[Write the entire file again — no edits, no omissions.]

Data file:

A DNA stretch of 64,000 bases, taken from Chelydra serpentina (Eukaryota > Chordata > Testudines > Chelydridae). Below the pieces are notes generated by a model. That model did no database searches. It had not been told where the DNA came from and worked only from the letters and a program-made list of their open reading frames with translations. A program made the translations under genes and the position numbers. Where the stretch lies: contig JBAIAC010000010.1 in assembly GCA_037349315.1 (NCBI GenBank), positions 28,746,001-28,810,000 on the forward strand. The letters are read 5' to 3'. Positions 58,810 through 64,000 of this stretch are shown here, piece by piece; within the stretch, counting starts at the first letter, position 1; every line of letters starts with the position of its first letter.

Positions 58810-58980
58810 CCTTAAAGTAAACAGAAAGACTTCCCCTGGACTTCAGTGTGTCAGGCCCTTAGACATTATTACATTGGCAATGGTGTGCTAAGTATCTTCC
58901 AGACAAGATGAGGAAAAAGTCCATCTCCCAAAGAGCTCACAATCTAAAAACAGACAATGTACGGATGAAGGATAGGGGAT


A DNA stretch of 64,000 bases, taken from Chelydra serpentina (Eukaryota > Chordata > Testudines > Chelydridae). Below the pieces are notes generated by a model. That model did no database searches. It had not been told where the DNA came from and worked only from the letters and a program-made list of their open reading frames with translations. A program made the translations under genes and the position numbers. Where the stretch lies: contig JBAIAC010000010.1 in assembly GCA_037349315.1 (NCBI GenBank), positions 28,746,001-28,810,000 on the forward strand. The letters are read 5' to 3'. Positions 58,810 through 64,000 of this stretch are shown here, piece by piece; within the stretch, counting starts at the first letter, position 1; every line of letters starts with the position of its first letter.

Positions 58810-58980
58810 CCTTAAAGTAAACAGAAAGACTTCCCCTGGACTTCAGTGTGTCAGGCCCTTAGACATTATTACATTGGCAATGGTGTGCTAAGTATCTTCC
58901 AGACAAGATGAGGAAAAAGTCCATCTCCCAAAGAGCTCACAATCTAAAAACAGACAATGTACGGATGAAGGATAGGGGAT